At this point the winemaker may add something called liqueur d’expédition (LDT) – a sweet solution that will determine the final flavour of the resulting wine – this is an optional extra and many winemakers now opt to make what’s known as a zero dosage wine with no addition – others may opt for a more rounded style courtesy of LDT. The label will tell you which example you have opted for and how much sugar is present in the wine.

  • Extra brut 0-6g residual
  • Brut – less than 12g
  • Extra Dry – 12-17
  • Sec – 17 -32
  • Demi-sec 32-50
  • Doux – more than 50g

The name Champagne is owned by the French and rightly so – it’s a place in France – but méthode champenoise (known widely as ‘traditional method’) is universal and used to make sparkling wine across the new world and old. As we all know (hohoho), it was a British naturalist who happened on the method for producing a second fermentation in bottle via the addition of sugar and molasses to make wines ‘brisk and sparkling’ and his name was Christopher Merret. In papers archived at the Royal Society in London dated 1662 (impressively unearthed by wine writer Tom Stevenson) that pre-date Pérignon’s puberty, or at at least his monastic tenure, the Champagne method is chronicled. Initially bubbles were seen as a problem, no one had yet created a bottle to contain them and a naturally occurring second ferment in bottle meant explosive waste. An industrialised far stronger glass bottle was made by a chap called Sir Robert Mansell in Newcastle upon Tyne in the early seventeenth century and bottled bubbles were born. Dom Pérignon is cited as inventing Champagne in 1697, he certainly significantly and meticulously improved wine quality through a rigorous application of ground-breaking methodology but it is not clear if it was ever his intention to make sparkling wine.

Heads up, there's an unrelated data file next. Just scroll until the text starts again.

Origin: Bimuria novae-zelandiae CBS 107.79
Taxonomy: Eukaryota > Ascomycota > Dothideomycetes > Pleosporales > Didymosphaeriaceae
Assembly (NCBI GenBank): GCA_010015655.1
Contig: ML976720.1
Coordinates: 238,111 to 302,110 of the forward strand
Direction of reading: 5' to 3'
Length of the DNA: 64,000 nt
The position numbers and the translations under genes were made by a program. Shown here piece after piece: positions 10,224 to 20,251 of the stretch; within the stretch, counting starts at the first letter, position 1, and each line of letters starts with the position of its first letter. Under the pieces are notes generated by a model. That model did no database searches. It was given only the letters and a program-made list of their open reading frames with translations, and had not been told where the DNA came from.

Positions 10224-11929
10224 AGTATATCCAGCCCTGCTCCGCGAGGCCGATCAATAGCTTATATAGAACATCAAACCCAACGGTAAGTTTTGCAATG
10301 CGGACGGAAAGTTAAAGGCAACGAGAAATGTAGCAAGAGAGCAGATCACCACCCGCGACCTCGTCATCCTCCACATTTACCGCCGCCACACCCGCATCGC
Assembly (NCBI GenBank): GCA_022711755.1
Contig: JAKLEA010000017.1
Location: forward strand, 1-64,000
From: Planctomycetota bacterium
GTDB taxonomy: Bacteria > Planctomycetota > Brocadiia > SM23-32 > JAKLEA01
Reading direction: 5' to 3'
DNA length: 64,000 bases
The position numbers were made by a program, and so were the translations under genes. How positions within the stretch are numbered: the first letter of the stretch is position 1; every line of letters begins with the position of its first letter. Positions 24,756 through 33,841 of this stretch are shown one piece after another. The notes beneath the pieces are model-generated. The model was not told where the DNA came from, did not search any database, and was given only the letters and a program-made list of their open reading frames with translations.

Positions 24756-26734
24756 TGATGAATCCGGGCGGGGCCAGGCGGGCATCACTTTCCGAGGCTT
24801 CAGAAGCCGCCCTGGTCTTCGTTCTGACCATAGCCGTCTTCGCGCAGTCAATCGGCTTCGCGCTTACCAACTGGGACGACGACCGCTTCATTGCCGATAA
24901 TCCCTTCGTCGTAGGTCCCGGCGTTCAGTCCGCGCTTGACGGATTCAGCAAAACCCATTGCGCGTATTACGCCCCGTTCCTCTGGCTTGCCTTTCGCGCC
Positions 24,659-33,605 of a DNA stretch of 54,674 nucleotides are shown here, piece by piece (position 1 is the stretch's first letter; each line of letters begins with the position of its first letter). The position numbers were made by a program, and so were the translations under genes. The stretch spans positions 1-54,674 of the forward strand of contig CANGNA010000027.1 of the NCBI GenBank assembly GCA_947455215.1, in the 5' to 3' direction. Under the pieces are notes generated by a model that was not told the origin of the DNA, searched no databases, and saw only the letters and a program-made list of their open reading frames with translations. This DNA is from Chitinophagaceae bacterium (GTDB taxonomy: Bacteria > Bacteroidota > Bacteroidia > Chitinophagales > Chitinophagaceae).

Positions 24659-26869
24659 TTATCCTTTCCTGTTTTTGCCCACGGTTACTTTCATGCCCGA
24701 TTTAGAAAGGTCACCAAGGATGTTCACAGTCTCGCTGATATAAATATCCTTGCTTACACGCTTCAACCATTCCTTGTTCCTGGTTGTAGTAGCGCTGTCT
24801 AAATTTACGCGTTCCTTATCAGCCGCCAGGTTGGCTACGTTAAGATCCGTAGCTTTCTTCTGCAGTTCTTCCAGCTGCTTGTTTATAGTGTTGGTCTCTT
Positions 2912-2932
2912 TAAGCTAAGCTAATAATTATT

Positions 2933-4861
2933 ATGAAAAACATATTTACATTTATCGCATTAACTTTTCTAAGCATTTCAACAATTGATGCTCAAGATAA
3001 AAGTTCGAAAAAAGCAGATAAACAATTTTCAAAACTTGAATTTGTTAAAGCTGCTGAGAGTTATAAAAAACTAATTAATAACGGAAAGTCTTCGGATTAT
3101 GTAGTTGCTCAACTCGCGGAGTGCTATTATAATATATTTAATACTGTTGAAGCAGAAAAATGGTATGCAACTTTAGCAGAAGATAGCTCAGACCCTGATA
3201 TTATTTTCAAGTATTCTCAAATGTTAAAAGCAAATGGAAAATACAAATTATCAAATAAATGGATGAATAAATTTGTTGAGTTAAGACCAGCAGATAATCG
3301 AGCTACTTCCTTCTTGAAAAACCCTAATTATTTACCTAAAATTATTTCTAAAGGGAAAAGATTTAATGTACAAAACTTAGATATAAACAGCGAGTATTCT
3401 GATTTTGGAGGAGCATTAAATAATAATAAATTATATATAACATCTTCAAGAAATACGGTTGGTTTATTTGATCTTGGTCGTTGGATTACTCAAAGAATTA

The Southeast of England sits just above the 50 degree latitude which was, until very recently, considered too cold for vine propagation. Global warming has tipped the scale in favour for now. England’s climate is Maritime and extremely marginal – but on the right sheltered site it can be done – and well. The Southeast of England is warmed by the Gulf Stream, not only that but the very same chalk as Champagne boasts is present on England’s shores – this might serve more as a marketing exercise than anything else but many of the finest English Sparkling wines boast a chalky element somewhere about their much-touted terroirs. Chalk is thought to deliver elegance and finesse to wine – it’s also good for drainage and it warms up fast.

Parts of the Southeast are actually warmer than Champagne in September but cooler in winter. Rain levels are roughly equal – England comes off slightly wetter. Microclimates are hugely important in marginal climates – the lie of the land, the protection offered from frost, the heat retention of the soil REALLY matter.


In 2013, Cliff Roberson became the very first person to create an urban winery in the UK - since then the awards and accolades have been stacking up. All of the fruit for the wines made at London Cru is now sourced from English vineyards and success is evident in bottle. The 2019 Blanc de Noirs just received a Gold Medal at the Wine GB Awards!